You deeply inhale, allowing the arid Glendale atmosphere to pour in and parch your lungs. The glow of stadium lights, unceasing, beats down upon your helmet, this vessel that encases a tempest of aspirations and trepidations alike, as beads of sweat pour from your forehead, onto your eyelids and through to your lightly trembling upper lip. The roar of the crowd is tremendous, deafening, almost pulsating, but seems to fold itself into silence as you stand at your post, five yards behind the line of scrimmage, relishing what you have so tirelessly awaited: an opportunity.
The time — your time — has come. As your convoy scatters, each straining for you in their own authoritative right, you gratefully embark on your journey. You begin a path orthogonal to your destination. D.J. Fluker has immediately lost ground to his combatant, necessitating this unconventional trajectory, but not damning it in the slightest. You continue to accelerate while rolling laterally. A quick glance to your left and you commit, twisting your course back to its rightful verticality.
Despite Justin Britt’s generous role in delivering you your prized payload, he cannot contain his opponent for long. Jordan Hicks, a proponent of the “spin move” just like Christine Michael before him, bears down on you rapidly. Hicks dives for your legs with intent less malicious than desperate; he has miscalculated; you have reached an indomitable pace and he is much, much too late. You high-step out of the contact, not for the sake of arrogance, but to overcome the obstacle and regain your honor.
Four more adversaries, each beak tinier than the rest, are within striking distance. But you have reached a breakneck speed, previously unheard of by their paltry scouting reports. Two of them understand their pursuit to be in vain and withdraw from the arena. The others, bless their little avian hearts, don’t stand a fucking chance. You easily veer away from them and towards glory.
The threshold presents itself to you, invisible but very much tangible; a threshold that symbolizes so much more than a game-clinching touchdown against a lowly Arizona team; a plane you have not broken in 1,044 days and nights; a destination you pray will bookend an abhorrently difficult chapter of your career.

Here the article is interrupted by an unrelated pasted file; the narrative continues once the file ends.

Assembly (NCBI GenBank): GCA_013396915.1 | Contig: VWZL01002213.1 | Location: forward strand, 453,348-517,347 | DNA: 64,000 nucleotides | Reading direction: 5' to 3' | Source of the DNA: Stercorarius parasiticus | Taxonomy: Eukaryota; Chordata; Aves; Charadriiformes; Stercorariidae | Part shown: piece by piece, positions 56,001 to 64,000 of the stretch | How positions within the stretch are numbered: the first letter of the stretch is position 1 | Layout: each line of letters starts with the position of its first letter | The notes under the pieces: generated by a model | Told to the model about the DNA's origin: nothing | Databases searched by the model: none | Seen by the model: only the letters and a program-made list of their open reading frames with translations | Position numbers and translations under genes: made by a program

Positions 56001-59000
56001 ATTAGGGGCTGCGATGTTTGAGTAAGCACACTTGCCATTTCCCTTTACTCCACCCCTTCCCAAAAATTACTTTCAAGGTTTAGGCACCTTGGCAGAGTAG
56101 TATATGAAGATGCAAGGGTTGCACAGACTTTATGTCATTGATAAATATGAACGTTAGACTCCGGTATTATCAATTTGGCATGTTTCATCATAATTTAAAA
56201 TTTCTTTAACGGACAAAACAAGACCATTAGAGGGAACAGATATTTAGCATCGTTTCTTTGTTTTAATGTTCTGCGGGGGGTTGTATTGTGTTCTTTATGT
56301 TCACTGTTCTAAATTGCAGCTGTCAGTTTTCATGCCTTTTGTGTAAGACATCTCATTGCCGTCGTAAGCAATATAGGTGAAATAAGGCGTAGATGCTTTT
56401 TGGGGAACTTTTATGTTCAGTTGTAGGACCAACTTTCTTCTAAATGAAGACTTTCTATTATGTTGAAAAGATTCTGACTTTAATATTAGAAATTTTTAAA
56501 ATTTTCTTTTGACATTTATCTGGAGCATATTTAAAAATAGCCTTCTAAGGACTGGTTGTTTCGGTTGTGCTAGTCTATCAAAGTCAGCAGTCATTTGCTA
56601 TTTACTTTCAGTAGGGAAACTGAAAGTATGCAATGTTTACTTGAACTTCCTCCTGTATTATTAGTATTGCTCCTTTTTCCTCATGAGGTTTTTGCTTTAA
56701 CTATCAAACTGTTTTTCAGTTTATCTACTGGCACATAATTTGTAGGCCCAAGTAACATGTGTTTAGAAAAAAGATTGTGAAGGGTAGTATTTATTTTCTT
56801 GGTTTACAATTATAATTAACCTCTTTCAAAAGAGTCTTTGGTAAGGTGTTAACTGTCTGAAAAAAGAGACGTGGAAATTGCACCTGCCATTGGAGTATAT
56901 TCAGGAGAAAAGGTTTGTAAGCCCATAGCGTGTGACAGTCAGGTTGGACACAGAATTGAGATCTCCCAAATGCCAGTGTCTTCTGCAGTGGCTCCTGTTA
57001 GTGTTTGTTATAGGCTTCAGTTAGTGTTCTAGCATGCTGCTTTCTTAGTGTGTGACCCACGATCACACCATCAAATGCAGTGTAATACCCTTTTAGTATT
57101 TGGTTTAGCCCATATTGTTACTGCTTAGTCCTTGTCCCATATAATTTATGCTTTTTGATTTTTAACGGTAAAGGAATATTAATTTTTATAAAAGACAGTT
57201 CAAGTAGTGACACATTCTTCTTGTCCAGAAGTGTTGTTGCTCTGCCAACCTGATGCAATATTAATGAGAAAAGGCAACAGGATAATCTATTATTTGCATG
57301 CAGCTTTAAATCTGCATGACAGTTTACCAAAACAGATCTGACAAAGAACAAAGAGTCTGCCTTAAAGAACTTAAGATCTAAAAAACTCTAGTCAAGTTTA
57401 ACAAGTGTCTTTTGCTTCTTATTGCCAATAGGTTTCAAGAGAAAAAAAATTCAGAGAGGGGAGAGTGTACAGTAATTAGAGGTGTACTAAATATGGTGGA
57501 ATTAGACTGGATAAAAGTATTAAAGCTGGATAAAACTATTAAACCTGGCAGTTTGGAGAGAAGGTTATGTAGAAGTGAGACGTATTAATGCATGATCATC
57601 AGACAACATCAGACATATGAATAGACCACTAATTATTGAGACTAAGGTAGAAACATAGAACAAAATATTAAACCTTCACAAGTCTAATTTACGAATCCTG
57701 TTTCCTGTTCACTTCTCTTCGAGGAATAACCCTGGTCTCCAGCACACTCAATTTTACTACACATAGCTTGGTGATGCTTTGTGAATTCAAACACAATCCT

You spring forward and upward as you cross the pylon, taking flight more gracefully than a pitiful cardinal could ever dream of.
Unlike the cursed red birds, the laws of physics re-establish themselves, and you fall back to the terran wasteland of Glendale, galloping into and out of the endzone’s confines. The ball is no longer necessary — it is now but a hindrance to what will undoubtedly be a visceral celebration with your brethren, so you dispose of it before they arrive.
And arrive they do.
First, Jaron Brown, another frustrated skill player who has rediscovered the beauty of productivity on this day; as you bellow triumphantly into the ether, he playfully slaps your helmet and bestows congratulations. Next, Duane Brown, whose facemask intertwines with your own; it is a deep-rooted salute from a veteran who understands the impediments inherent to this league.
The adrenaline continues its transition to euphoria as both the green and the seasoned flock to you in excitement. They understand your toils over the past three years; the frustrations you have overcome to reach this point.
You finally reach the sideline, where your now-eclectic mind gets a needed chance to settle. You bob and weave through bodies as an astonishing sense of relief begins to soak into the perimeter of your consciousness, then washes throughout you in an all-encompassing swell.
Rest. You’ve earned rest. The tireless days of rehab and sleepless nights of what-ifs have left you fatigued despite a mere three touches in this specific contest, so you seek out what has become an all-too-familiar friend on your voyage: the bench.
This is different though. Your attachment to this aluminum structure no longer represents banishment, but triumph. Your quarterback makes a beeline, eager to express his vigor in this moment and for those that lie ahead. While so many have lost faith in you and what you once were, he has not. You sit in a sort of disbelief, but today’s redemption comes as no surprise to him; he knows not of disbelief.
You understand all too well how quickly all of this can crumble. Your body has let you down many times before. Onlookers salivate at the opportunity to pounce at your first sign of affliction.
But for a split second, all is right in the world. And for now, that’s enough.